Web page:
PD: You write about how you had a rocky patch in your marriage.
TS: People don't realize how much work marriage is. I absolutely had no idea how much work goes into a marriage. You start a marriage so into it. You fall madly in love and you think, "We're perfect; everything is great." You see other couples having problems and you say, "That will never be us." You say, "We will never become just parents and function like that; we're always going to be that great, fun-loving couple." And then it's four years down the road, and I'm sure in other marriages it's seven or 10 years, and then it happens and you have to work on your relationship. It doesn't mean you're flawed or doomed, it just means it takes work. I think I'm lucky in that we were both willing to do that work. I'm fine telling people that we've had our problems and I'm sure we'll have problems again.

PD: You write about dealing with Dean's first wife.
TS: Blended families are hard. They're never easy. You have fantasies that it's going to be perfect, we're going to be best friends but in reality there are feelings and emotions and hurt feelings involved. It's hard to get past that point but we're trying.

PD: Do you see yourself as a brand?

TS: In a way, yes. I feel like I spent so much of my career trying to fight being Tori Spelling, trying to be taken seriously as an actor, getting away from my name and what it represented and then, at one point, I kind of thought, "Why am I fighting this?" I just embraced it, and, when I embraced myself, then people started to realize that there was something else there because there were a lot of misconceptions about me. And being able to give them me broke down so many barriers in my life with my fans and people in general, and now the lines do blur. My business is my personal life and my personal life is my business.

PD: You write how much it hurt when magazines would write about your weight.
TS: It did. I had swine flu really bad and I was in the hospital a few times. It completely broke down my immune system and I've just had stomach issues ever since, really bad ones. I'm definitely trying to gain weight, but my stomach has a hard time processing food. My stomach is in a state of disarray all the time.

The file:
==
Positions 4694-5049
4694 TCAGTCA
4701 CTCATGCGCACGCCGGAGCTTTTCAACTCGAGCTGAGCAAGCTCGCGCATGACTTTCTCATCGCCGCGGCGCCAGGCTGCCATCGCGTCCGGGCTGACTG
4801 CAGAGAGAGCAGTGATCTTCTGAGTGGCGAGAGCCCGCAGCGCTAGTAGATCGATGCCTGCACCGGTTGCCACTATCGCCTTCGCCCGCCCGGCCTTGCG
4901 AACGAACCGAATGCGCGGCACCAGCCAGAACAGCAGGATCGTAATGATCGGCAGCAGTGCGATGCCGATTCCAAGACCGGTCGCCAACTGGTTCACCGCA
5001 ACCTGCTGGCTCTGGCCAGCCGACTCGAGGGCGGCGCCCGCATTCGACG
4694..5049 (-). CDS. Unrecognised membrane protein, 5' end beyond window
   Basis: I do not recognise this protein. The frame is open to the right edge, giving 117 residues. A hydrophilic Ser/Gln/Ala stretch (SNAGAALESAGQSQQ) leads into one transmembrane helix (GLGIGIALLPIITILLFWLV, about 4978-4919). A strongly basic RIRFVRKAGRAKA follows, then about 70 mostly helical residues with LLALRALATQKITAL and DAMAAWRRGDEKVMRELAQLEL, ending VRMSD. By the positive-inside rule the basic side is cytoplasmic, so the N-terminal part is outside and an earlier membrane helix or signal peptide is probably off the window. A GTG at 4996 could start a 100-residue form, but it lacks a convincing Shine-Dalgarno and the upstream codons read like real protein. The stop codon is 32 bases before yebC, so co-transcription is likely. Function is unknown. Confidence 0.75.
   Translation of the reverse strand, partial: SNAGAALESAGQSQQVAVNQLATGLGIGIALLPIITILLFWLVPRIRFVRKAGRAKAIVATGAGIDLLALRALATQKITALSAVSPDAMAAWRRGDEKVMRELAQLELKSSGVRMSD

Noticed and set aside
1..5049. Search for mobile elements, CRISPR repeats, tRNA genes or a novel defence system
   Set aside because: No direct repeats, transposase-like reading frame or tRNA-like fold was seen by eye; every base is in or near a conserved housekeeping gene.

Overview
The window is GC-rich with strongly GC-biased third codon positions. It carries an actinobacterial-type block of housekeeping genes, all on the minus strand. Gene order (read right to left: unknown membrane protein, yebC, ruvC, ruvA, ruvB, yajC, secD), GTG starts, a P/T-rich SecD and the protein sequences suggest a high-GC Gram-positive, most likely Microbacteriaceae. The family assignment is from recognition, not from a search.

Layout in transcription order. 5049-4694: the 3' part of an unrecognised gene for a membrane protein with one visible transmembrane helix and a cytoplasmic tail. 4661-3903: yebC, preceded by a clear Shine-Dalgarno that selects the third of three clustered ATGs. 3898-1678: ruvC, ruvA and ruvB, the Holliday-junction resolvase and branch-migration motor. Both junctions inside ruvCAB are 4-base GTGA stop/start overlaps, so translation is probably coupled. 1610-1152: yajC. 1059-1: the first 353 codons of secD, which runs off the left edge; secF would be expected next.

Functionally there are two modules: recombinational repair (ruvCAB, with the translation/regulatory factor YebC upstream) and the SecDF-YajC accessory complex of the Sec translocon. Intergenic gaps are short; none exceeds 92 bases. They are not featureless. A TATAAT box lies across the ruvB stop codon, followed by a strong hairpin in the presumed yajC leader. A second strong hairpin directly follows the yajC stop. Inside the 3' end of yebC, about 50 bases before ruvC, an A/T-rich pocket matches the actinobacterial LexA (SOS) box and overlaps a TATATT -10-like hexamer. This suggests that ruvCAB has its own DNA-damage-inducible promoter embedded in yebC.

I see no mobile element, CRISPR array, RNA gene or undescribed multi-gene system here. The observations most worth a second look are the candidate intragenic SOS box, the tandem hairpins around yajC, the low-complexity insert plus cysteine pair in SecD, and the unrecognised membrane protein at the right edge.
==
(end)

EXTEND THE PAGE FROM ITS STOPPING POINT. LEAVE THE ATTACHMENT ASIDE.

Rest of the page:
PD: Your reality show features your kids a lot. They've lost their anonymity.
TS: I understand that, but that was something that was going to happen anyway. Paparazzi sit outside our house every day. There are pictures of them in magazines every week unrelated to my show.

PD: But your kids are much better known than, say, Reese Witherspoon's kids.
TS: True, probably, but at least, for my kids, the show is a controlled environment and if it ever got out of hand, I just wouldn't do the show anymore. If it ever gets to the point where they don't want to do it, then the show's over.

PD: In the book, you say all the "90210" gang hates you.

TS: I have no proof. I'm just making fun of the situation, but literally none of them speak to me except for Jennie Garth.

PD: Why?
TS: I have no idea. It's funny, because I really like to be liked and, as I told Dean, I was the popular girl on the show. Everyone liked me and now it's like, where did I go wrong? Maybe because of this book they'll come forward and say why they hate me.

Related: 'Real Housewife' Danielle Staub on Being an Escort, Exotic Dancer and Mom